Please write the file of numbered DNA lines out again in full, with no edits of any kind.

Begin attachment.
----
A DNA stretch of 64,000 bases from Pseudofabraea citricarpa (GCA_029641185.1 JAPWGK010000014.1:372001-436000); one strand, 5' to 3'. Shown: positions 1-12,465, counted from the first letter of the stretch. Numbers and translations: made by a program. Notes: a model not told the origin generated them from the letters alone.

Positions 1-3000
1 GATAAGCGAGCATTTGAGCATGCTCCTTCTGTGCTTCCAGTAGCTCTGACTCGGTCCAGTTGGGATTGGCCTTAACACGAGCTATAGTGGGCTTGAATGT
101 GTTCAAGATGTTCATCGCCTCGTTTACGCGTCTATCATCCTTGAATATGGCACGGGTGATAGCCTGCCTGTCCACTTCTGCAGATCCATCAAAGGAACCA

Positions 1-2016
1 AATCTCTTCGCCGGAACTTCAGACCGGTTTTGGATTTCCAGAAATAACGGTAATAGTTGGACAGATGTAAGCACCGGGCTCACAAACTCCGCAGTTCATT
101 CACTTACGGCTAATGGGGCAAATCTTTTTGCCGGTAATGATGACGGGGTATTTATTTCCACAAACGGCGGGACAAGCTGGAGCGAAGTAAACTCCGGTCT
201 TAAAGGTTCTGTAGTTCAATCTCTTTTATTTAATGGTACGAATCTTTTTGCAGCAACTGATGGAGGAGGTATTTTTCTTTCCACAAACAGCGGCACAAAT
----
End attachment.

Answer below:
A DNA stretch of 64,000 bases from Pseudofabraea citricarpa (GCA_029641185.1 JAPWGK010000014.1:372001-436000); one strand, 5' to 3'. Shown: positions 1-12,465, counted from the first letter of the stretch. Numbers and translations: made by a program. Notes: a model not told the origin generated them from the letters alone.

Positions 1-3000
1 GATAAGCGAGCATTTGAGCATGCTCCTTCTGTGCTTCCAGTAGCTCTGACTCGGTCCAGTTGGGATTGGCCTTAACACGAGCTATAGTGGGCTTGAATGT
101 GTTCAAGATGTTCATCGCCTCGTTTACGCGTCTATCATCCTTGAATATGGCACGGGTGATAGCCTGCCTGTCCACTTCTGCAGATCCATCAAAGGAACCA

Positions 1-2016
1 AATCTCTTCGCCGGAACTTCAGACCGGTTTTGGATTTCCAGAAATAACGGTAATAGTTGGACAGATGTAAGCACCGGGCTCACAAACTCCGCAGTTCATT
101 CACTTACGGCTAATGGGGCAAATCTTTTTGCCGGTAATGATGACGGGGTATTTATTTCCACAAACGGCGGGACAAGCTGGAGCGAAGTAAACTCCGGTCT
201 TAAAGGTTCTGTAGTTCAATCTCTTTTATTTAATGGTACGAATCTTTTTGCAGCAACTGATGGAGGAGGTATTTTTCTTTCCACAAACAGCGGCACAAAT